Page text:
6. Your either in a slump with this blog with content recently George or my interest in racing is dwindling slowly since the virus ? The IRacing was a big turn off and now the political pandering . I watched sports for the distraction of the current events and politics . George I am sure it is just me becoming older and grumpy ?

  7. billytheskink Says:

    Earnhardt Jr. is probably a worthy addition for his role as an ambassador for the sport alone, a “contributor” as many Halls of Fame put it. Beyond that, his career statistics compare favorably to current HOF members Buddy Baker, Curtis Turner, and Fred Lorenzen as well as notable “snubs” like Ricky Rudd and Harry Gant. Yes, there are a host of active drivers who have long since lapped DEJ’s on-track accomplishments, and their time will come.

    Pretty much every hall of fame has its share of well-liked guys who were probably closer to pretty darn good than great. See Dave Bing, Craig Biggio, and Lynn Swann, among others.

  8. I will have to disagree that Pete Rose belongs in the Hall of Fame. He made a deal with MLB to accept the lifetime ban if MLB agreed to make no formal finding from the investigation. I believe a deal is a deal. If he did not want the ban then he should have taken his chances with the investigation.

  9. I find it funny when the NASCAR fans want guys like Harry Gant and Ricky Rudd in the HoF when Dale Jr won more than either of them. I do think he belongs in there, but the NASCAR HoF is pretty weak to be honest, they rightly cut back on the enrollment from 5 to 3 this year.

    Now if Indycar had one, there are shoe-ins like Dixon, Power and Helio along with almost there guys like Pagenaud, Newgarden and RHR. Rossi will get there too but needs to win a bit more.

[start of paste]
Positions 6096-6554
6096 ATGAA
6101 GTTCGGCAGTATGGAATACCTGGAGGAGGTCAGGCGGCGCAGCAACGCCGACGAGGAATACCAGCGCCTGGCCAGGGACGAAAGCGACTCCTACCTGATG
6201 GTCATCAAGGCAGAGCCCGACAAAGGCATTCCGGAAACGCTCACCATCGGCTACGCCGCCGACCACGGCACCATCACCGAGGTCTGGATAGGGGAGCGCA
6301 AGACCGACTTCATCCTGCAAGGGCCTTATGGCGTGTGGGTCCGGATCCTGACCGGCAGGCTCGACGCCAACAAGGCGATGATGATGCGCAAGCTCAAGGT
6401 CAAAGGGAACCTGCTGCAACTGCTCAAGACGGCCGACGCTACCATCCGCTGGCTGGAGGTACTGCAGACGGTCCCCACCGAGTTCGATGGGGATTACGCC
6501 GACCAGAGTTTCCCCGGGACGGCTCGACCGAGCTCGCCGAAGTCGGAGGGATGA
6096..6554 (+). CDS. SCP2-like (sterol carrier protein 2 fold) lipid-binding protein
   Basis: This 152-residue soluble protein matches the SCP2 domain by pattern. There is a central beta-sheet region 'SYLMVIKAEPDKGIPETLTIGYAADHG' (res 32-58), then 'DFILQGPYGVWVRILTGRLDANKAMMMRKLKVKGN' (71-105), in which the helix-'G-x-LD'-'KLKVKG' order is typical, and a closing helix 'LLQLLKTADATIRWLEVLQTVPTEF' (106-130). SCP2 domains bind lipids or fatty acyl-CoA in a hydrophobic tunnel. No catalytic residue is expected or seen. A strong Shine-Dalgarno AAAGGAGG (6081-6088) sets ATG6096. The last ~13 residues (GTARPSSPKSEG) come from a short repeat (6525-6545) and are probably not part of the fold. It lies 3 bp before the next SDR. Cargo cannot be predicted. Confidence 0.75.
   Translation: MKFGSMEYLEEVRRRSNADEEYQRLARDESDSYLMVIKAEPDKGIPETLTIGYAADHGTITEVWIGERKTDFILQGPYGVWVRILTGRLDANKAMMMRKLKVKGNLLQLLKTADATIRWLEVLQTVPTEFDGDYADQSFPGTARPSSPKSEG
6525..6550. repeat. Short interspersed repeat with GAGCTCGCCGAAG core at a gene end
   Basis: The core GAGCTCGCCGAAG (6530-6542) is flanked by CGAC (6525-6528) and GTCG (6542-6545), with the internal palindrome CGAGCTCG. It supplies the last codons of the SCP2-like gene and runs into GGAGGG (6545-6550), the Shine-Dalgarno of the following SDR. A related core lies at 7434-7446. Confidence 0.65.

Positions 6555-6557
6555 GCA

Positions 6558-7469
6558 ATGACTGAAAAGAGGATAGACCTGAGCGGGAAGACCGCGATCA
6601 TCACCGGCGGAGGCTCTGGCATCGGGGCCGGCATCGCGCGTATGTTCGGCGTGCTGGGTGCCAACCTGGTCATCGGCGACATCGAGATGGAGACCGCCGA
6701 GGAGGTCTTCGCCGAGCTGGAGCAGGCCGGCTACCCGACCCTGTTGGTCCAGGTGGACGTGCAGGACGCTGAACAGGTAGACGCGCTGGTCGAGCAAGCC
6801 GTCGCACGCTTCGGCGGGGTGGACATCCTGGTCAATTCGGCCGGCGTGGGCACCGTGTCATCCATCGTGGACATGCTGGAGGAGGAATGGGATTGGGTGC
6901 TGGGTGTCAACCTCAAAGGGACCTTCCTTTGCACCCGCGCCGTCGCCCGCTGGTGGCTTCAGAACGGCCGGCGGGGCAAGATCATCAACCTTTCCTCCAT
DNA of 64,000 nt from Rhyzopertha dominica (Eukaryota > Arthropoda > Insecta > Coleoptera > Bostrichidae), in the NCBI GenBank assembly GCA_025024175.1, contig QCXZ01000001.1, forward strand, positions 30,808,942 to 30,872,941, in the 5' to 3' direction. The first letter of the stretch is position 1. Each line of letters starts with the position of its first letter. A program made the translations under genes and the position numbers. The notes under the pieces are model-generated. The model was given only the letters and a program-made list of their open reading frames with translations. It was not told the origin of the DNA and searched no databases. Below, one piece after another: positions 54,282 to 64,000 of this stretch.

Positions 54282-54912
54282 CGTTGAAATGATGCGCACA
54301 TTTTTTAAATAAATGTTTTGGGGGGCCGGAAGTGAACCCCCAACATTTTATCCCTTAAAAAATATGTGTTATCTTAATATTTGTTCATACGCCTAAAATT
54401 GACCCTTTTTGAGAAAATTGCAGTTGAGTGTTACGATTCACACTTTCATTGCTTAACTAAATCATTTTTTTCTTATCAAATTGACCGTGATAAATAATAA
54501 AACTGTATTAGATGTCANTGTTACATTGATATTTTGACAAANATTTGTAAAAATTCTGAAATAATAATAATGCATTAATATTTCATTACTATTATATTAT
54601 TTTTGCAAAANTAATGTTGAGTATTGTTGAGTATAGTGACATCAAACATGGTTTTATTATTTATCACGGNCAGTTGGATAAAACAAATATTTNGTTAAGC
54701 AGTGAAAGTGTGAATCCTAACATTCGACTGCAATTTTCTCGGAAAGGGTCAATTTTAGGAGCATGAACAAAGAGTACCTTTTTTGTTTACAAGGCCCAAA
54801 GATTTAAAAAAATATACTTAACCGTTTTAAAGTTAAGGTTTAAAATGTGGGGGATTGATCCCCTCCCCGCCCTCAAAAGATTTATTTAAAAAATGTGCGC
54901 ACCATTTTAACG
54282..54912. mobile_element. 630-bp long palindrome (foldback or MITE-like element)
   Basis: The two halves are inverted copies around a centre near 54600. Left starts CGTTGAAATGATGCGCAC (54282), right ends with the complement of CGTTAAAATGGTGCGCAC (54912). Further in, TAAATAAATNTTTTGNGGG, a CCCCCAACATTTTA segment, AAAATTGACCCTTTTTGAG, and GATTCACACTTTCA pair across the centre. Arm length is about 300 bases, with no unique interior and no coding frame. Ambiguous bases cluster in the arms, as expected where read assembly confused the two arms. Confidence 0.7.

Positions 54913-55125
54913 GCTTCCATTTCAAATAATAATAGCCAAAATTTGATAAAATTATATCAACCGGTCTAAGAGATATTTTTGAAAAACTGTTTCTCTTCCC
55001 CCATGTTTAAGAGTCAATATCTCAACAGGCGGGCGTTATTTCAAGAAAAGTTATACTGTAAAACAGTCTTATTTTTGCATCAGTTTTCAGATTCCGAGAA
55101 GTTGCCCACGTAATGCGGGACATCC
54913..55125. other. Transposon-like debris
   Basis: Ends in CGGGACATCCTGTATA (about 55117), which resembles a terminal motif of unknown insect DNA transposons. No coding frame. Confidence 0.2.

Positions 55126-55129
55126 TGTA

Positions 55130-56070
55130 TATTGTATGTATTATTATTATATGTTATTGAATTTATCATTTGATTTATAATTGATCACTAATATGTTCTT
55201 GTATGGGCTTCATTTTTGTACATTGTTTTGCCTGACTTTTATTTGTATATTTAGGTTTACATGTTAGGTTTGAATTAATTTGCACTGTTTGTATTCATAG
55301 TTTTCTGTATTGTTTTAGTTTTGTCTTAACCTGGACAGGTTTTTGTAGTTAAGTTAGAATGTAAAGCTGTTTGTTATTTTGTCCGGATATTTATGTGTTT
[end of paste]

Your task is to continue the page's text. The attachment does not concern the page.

It’s tough though, it’s all about opinion like many things are. I was certainly glad that Carl Edwards was not also voted in, which would have proven that the voters just care about modern era accomplishments.

  10. both Rose and Jr. deserved what they got.
    Rose made deals and Jr. changed careers.

  11. I thought Dale Jr was excellent during his coverage at Indy. He is very thoughtful in his comments and you could tell he prepared for this gig. I do think he is a good candidate for the HoF and I am pleased he has been recognized for his contributions.

  12. That Hall of Fame is not limited to Cup accomplishments. Modified legends like Mike Stefanik and Richie Evans are being considered or have been inducted. Dale Jr has a healthy number of Cup wins, including 2 Daytona 500s. He is also a 2 time Busch (now Xfinity) Series champion, and a championship-winning car owner in that series. And, as stated, he is an invaluable ambassador for stock car racing in this generation.

  13. He did win a championship, twice.

    It’s not the NASCAR Cup Series Hall of Fame, it’s the NASCAR Hall of Fame.

    That’s why Richie Evans and Jerry Cook and others are in it.